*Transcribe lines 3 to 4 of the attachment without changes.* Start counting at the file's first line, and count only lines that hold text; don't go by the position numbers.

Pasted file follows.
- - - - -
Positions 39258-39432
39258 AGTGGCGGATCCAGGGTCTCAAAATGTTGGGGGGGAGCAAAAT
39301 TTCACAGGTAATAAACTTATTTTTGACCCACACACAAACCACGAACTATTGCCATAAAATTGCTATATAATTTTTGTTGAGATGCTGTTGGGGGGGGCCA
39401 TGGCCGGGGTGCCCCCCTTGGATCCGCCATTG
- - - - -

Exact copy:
39301 TTCACAGGTAATAAACTTATTTTTGACCCACACACAAACCACGAACTATTGCCATAAAATTGCTATATAATTTTTGTTGAGATGCTGTTGGGGGGGGCCA
39401 TGGCCGGGGTGCCCCCCTTGGATCCGCCATTG